Tuesday, June 25, 2013

I Believe in Broken Wings

A wonderfully caring and charitable comment by Glenn in my last post gave me reason to think, to evaluate the message I am sending with this blog. (Thank you for that, Glenn.) Sometimes my posts here seem very self-judgmental and harsh. But they only reveal a small part of who I am. I created this blog, very specifically, to illustrate the hardships of life in a doctrinal sense, to share my journey as a disciple in the hopes that it will bring hope and increase faith in others. These posts do not reveal the entirety of who I am, not even close, but they are the part that is meant for this blog. I have another, which I don't write in as often because many of my most beautiful and sacred moments are so personal, which focuses more on happiness in life and less on the sorrow and struggles. But in this blog, if I can look at my own weakness and failings and still find hope, maybe my example can lead others to hope, keep them from giving up. Sometimes the most beautiful song comes from those with broken wings.

I take my journey on this earth very seriously. I don't have many years here, and this opportunity to learn with an imperfect body and imperfect understanding is all too fleeting. Granted, I often examine my life far too critically. It's something I have always done, ever since I was three years old and my mom had to forbid me from writing my name for a week after finding me banging my head on the desk because I couldn't get one letter to look like hers. Perfectionism is a thorn I have always struggled with.

Tuesday, June 18, 2013

My Best Two Years

I have often heard people refer to their missions as their best two years. There is even a movie about it. And I've heard many people mock the idea of a mission being their best two years. Usually because missions are so hard and miserable. Who can honestly enjoy being rejected on an hourly basis, working so hard at something with so little personal reward? You've got to be insane, or brainwashed. Or brain dead.

To be honest, my mission is not the best two-year span anymore, though it was. That honor currently goes to my most recent two years. But directly after my mission, I would have said it was my best two years without any hesitation. Not because it was fun. It was actually pretty terrible. I would explain, but that would be a VERY long blog post. So I'll give a light sampling. Under my first mission president, incredible focus was placed on memorizing the discussions. We were even considered "greenies" (newbie missionaries) until we had memorized and passed off word-for-word the first discussion. (They still had the seven discussions, then.) Eventually, we were expected to memorize them all.

I don't memorize. Generally, I think memorization is a waste of time that undermines comprehension, especially with something like missionary discussions. Being who I used to be, I vociferously refused to do it. (My poor 19-21 year old district leaders really got a workout trying to be my Priesthood leader through the entire duration of my mission. Any of them who still wish to serve God in a priesthood capacity after experiencing mission-me really deserve some kudos.) I did eventually cave, but only because my mission president told me that while I didn't have to do it, it would really help my district leader if I just bent to the unnecessary rule.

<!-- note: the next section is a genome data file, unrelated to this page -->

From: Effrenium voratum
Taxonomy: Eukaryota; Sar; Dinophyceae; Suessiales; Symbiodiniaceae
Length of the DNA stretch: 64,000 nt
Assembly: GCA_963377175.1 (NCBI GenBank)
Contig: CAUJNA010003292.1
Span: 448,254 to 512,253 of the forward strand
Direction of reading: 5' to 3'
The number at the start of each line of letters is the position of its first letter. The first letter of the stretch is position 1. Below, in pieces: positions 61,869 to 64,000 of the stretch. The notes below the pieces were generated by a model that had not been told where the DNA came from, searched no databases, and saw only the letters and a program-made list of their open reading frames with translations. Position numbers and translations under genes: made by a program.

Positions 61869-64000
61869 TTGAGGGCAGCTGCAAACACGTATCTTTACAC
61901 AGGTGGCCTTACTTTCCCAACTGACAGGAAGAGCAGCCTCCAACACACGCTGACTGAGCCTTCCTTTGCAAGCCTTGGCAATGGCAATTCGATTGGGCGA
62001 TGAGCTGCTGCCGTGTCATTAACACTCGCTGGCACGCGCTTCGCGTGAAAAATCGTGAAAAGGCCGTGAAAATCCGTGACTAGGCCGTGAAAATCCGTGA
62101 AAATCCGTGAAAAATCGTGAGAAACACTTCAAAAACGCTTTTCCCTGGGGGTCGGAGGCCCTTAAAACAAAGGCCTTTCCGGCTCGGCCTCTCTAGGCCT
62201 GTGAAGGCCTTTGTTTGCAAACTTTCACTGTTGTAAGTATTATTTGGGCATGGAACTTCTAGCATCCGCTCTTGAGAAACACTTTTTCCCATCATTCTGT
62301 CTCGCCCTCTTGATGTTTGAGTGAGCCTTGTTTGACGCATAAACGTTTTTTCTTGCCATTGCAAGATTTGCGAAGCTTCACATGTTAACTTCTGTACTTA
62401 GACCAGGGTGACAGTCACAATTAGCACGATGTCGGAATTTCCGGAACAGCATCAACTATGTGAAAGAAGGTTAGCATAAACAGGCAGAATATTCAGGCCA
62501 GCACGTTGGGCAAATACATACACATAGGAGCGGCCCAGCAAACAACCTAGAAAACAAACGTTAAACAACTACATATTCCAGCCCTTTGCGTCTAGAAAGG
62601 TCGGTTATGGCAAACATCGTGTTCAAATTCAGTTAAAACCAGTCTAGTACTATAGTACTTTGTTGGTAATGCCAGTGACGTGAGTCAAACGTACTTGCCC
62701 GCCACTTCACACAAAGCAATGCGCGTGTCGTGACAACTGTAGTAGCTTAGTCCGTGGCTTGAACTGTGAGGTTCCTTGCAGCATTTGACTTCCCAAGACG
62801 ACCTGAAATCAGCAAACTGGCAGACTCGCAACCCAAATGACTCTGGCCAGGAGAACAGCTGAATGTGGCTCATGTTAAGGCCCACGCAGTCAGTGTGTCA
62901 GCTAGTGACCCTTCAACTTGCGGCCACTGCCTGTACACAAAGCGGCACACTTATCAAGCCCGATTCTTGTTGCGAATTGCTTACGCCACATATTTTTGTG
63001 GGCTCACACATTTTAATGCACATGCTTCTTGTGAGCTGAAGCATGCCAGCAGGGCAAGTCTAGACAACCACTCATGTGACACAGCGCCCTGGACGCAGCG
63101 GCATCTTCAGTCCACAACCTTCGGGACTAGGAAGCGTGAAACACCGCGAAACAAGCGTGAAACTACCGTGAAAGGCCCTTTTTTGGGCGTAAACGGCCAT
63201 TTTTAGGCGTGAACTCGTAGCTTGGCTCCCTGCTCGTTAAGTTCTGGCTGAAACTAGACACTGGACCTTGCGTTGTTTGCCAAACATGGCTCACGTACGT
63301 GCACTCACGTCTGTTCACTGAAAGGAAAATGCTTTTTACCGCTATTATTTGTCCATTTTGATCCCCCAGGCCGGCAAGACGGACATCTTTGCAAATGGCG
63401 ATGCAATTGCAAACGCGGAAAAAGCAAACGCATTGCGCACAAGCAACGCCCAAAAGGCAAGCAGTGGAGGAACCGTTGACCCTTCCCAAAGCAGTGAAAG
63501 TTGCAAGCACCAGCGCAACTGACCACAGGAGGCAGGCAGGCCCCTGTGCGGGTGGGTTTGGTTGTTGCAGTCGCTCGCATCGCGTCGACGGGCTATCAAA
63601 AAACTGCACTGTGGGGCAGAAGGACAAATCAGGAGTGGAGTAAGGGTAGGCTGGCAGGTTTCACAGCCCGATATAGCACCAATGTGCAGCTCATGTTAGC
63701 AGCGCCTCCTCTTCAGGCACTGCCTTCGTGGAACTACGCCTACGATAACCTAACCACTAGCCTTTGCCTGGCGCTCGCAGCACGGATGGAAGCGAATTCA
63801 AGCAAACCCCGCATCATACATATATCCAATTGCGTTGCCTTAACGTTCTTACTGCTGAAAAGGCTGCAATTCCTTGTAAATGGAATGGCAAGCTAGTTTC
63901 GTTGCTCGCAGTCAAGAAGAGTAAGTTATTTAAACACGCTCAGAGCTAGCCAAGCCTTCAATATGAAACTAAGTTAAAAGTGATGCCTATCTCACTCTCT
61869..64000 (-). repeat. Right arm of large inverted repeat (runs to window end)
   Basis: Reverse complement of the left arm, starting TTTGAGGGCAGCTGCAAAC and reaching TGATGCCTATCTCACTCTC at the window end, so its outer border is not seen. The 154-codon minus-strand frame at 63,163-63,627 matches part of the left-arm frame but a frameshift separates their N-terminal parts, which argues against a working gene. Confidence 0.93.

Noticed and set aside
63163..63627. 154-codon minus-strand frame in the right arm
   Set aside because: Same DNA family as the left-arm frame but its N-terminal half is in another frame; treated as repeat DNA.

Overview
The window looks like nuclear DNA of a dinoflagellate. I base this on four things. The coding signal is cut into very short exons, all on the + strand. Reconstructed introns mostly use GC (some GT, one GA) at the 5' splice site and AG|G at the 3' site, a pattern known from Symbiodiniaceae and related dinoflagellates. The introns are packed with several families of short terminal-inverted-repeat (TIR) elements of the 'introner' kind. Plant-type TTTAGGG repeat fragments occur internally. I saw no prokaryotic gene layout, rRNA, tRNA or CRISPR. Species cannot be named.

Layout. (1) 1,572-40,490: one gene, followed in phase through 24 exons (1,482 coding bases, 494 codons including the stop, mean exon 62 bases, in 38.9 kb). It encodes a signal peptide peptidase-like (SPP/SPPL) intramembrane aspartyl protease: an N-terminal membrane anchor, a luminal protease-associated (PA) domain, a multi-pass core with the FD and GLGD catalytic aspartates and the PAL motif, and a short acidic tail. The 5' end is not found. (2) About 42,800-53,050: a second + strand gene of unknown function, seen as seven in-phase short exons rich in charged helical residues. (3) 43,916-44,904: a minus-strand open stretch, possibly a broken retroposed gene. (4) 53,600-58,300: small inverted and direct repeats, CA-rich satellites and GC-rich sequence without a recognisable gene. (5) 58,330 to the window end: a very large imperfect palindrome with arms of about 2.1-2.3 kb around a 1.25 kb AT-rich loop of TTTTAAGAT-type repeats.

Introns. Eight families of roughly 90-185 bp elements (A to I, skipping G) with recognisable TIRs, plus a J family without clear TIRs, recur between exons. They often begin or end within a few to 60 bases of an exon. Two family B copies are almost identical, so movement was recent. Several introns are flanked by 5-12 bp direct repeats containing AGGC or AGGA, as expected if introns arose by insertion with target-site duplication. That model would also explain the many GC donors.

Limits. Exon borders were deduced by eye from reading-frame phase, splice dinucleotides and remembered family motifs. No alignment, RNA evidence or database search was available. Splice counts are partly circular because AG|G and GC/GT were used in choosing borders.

The bulk of my mission under this president was an ongoing battle of wills between me, my district/zone leaders, and the mission numbers.

Monday, June 10, 2013

Ritual Storytelling

"Mommy, can you tell me the story of when I was born?"

As I smiled and sunk into the familiar story, which I have told each of my children dozens of times, I watched their little faces. As I told of the pain of labor, little worry lines would appear between their eyebrows. They laugh at me as I reenact my groans of pain going over small bumps in the road and my ogre-like hollering as I went through active labor. But then comes the important part, for them, as I describe what it felt like when they finally entered the world, the look in their small dark eyes as they opened for the first time, how it felt to hold the perfect, tiny, new human being. I tell them what their eyes said to me, the way they smelled, how it felt when they took them away from me for the first time. I tell them how special they were to me, how I felt to be a mother. I watch their eyes light up, their faces relax in satisfaction at knowing how loved they have always been.

They know how the story ends. They don't ask me to tell it because they want to hear the story. Rather, they need the message in the story and what it means regarding my connection to them, and theirs to me.

The Church has its stories, too.

Friday, June 7, 2013

Cultural Violence in a Mormon Setting

In working through the emotional sludge pit after finding myself in a marriage fraught with violence, I have developed a keen awareness of patterns of behavior and modes of thought that open the door to violence. Over time, I have realized that these red flags do not define domestic violence, nor guarantee it. But they do nurture it. The biggest red flag of them all is objectification of the opposite gender.

Objectification is very hard to define for someone who has never learned to see it. For one thing, it is almost necessary to objectify to a point. It is such a common thread of life, we hardly notice it. If we were to see each and every person we pass in our lives as a person, we could easily go insane. It's just too much to process the real needs, motivations, and basic humanity of everyone all at once. Our brain filters the influx of information to our conscious mind, and with people this means we don't always see them as more than a prop in our life. Because it is necessary to a point, the difference between necessary and inappropriate objectification is sometimes difficult to parse.

Popular Posts